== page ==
The Titans’ top two offseason acquisitions on defense came with injury tags, and each will begin the team’s training camp out of practice. Tennessee placed Bud Dupree on its active/PUP list and parked first-round pickCaleb Farley on its non-football injury list Saturday.
Both can be removed from these respective lists at any point during camp, and each designation was expected. Dupree is coming off a December ACL tear, while Farley missed Tennessee’s minicamp while recovering from offseason back surgery. Were Dupree to land on the Titans’ reserve/PUP list to start the regular season, he would miss the team’s first six games.
Dupree did not offer any clarity on his rehab timetable recently, and given the recovery time for ACL tears, it would not surprise if the ex-Steeler sack artist was held out of camp. Despite the injury and the pandemic-induced salary cap reduction, the Titans gave Dupree a five-year, $82.5MM deal that included $33.8MM fully guaranteed.
Farley has now undergone two back surgeries, with the second coming in March. The first-round cornerback initially encountered lower-back trouble while training ahead of Virginia Tech’s 2019 season, and after he excelled that fall to vault onto the first-round radar, the malady ended his second and final Hokies season early. Farley opted out of the 2020 season, but the Titans — as they did with Jeffery Simmons in 2019 — bet on talent and selected the standout defender 22nd overall. Farley received an NFI designation because his injury occurred before he entered the NFL.
In better Titans news, both A.J. Brown and Taylor Lewan avoided any injury-related designations heading into camp. Brown underwent surgery on both knees this offseason; Lewan is coming back from an ACL tear.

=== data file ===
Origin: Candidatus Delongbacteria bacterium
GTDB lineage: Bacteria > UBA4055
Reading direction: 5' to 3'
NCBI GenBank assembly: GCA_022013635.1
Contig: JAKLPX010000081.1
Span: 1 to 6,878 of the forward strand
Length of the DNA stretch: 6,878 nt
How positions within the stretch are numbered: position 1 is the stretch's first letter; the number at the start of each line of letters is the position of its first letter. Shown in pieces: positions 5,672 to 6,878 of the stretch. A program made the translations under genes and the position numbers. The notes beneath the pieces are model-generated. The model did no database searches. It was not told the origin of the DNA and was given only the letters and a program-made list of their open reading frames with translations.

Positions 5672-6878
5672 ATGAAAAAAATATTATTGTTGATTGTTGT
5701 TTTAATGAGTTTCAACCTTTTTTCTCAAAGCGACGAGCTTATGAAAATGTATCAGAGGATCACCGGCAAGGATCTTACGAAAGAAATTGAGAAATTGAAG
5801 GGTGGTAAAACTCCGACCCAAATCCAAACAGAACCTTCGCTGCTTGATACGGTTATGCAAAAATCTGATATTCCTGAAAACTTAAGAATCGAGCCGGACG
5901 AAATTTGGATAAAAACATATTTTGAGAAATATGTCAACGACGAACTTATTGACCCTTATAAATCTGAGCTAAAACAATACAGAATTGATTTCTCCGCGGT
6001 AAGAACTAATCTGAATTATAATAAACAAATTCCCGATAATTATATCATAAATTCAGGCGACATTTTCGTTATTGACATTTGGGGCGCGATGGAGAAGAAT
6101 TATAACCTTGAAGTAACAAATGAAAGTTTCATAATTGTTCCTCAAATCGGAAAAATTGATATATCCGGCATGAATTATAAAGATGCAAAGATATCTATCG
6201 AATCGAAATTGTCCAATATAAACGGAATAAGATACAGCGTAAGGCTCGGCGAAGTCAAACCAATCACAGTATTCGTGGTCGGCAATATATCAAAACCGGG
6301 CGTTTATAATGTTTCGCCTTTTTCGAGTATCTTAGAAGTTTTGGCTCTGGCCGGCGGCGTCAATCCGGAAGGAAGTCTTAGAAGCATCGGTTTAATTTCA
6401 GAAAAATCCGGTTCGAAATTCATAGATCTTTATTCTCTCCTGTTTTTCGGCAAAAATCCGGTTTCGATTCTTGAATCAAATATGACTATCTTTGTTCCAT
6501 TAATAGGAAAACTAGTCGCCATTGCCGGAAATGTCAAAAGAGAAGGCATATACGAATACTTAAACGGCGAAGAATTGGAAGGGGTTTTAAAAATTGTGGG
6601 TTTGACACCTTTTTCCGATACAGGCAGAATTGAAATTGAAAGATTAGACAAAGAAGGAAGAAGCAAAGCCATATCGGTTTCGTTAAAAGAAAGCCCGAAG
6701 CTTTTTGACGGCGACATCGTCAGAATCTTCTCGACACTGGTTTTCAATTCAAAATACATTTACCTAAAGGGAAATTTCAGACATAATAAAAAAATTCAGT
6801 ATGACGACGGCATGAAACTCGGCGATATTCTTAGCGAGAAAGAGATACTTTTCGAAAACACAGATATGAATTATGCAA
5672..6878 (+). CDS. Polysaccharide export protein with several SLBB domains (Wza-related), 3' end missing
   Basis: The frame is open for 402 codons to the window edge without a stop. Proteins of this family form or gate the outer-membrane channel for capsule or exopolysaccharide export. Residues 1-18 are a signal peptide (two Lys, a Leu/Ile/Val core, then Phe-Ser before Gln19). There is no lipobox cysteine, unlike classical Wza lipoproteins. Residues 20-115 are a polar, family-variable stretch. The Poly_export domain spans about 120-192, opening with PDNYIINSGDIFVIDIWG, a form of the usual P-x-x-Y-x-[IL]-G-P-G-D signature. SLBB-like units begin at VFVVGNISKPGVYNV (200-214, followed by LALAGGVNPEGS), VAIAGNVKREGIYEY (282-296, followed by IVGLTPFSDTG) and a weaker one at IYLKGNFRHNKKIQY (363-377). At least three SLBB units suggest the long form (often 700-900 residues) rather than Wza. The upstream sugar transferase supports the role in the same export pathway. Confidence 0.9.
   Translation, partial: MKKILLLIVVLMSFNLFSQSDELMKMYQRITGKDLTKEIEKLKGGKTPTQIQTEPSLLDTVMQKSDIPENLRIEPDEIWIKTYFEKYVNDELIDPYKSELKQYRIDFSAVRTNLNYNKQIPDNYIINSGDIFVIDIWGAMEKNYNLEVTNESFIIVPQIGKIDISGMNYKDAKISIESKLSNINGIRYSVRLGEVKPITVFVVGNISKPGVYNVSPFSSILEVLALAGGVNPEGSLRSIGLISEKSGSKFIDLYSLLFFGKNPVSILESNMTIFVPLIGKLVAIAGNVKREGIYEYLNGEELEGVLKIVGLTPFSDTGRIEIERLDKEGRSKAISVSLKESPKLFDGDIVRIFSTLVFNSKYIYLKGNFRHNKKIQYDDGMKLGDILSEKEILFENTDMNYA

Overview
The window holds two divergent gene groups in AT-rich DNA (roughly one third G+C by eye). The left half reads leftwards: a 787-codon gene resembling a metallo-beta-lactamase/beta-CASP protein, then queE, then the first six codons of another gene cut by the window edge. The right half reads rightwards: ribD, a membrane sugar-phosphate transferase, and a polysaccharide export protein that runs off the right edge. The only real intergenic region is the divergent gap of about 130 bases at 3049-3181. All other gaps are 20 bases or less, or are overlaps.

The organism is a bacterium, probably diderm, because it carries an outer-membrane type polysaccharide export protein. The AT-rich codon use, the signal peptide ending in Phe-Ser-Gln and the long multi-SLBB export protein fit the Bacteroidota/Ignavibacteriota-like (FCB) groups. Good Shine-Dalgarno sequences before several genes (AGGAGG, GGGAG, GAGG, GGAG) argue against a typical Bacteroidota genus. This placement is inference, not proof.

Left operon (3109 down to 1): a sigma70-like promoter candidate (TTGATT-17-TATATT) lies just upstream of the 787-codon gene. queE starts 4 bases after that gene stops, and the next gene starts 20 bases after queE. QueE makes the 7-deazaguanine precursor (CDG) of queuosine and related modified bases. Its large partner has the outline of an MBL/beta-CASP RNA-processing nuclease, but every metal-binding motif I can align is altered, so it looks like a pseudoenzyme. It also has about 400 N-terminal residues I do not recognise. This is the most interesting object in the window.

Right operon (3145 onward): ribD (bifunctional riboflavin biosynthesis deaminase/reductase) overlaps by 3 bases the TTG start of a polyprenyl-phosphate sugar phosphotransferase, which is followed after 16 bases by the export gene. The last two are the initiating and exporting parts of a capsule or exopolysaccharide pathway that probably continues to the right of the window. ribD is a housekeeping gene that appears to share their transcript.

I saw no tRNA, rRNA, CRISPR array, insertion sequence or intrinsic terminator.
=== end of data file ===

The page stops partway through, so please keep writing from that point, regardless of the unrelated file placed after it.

The Titans were among the worst teams in the league in terms of pressuring opposing quarterbacks in 2020, and to address those concerns, the team made an aggressive push for former Steelers edge defender Bud Dupree. Dupree ultimately signed a five-year, $82MM pact with Tennessee, a deal that included $34MM in guaranteed money and that raised a few eyebrows throughout the league.
After all, Dupree suffered an ACL tear in December that cut short his 2020 campaign and left his status for the upcoming season a little uncertain. Obviously, the Titans would not have made the kind of commitment they did if they were overly concerned about his prognosis, but we haven’t heard much news of any kind since he put pen to paper.
In an interview on the NFL Network today (h/t Charean Williams of Pro Football Talk), Dupree discussed the work he’s putting in, but he was unable to say when he might join his new teammates on the field.
“Just training hard every day right now, man,” he said. “ACL recovery, rehab, I mean, it’s been one of the most progress [sic] things I have dealt with so far. Each week you see different levels of progress. You see different things change in your body. So I’m working hard to be back as soon as I can, but that’s up to the coaching staff at the end of the day, like when they want me to be on the field and how comfortable they feel with me coming off the injury.”
Prior to the ACL tear, Dupree posted eight sacks in just 11 games, putting him on pace to match the 11.5 sacks he accumulated over a full season of work in 2019. Pro Football Focus assigned him a mediocre 60.2 overall grade last year, but he scored a much higher 77.7 mark in his 2019 breakout, which positioned him as the 23rd-best edge defender out of 104 qualifiers. If the Titans can get a little more out of their pass rush this season — and a healthy Dupree will go a long way towards that goal — they will be a threat to make a deep postseason run.
Thursday, 9:35pm: Dupree got a whopping five-year deal from Titans worth $82MM, including $34MM guaranteed (via Ben Volin of the Boston Globe on Twitter).